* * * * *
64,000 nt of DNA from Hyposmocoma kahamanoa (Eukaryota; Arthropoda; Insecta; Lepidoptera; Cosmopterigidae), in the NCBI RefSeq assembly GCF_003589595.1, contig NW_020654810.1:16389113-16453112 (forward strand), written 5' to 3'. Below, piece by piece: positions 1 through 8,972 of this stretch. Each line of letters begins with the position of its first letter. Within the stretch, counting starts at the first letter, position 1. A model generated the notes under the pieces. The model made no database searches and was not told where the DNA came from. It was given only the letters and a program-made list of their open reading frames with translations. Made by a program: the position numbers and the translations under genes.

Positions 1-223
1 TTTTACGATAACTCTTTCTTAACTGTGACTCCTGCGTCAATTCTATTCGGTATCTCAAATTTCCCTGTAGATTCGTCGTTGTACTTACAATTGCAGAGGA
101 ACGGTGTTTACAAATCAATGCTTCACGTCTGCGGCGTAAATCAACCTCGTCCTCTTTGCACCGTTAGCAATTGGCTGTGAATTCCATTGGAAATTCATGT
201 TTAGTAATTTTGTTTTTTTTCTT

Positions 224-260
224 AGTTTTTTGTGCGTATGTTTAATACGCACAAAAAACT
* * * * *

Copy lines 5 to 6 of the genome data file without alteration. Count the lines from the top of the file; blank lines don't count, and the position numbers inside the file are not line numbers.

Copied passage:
201 TTAGTAATTTTGTTTTTTTTCTT

Positions 224-260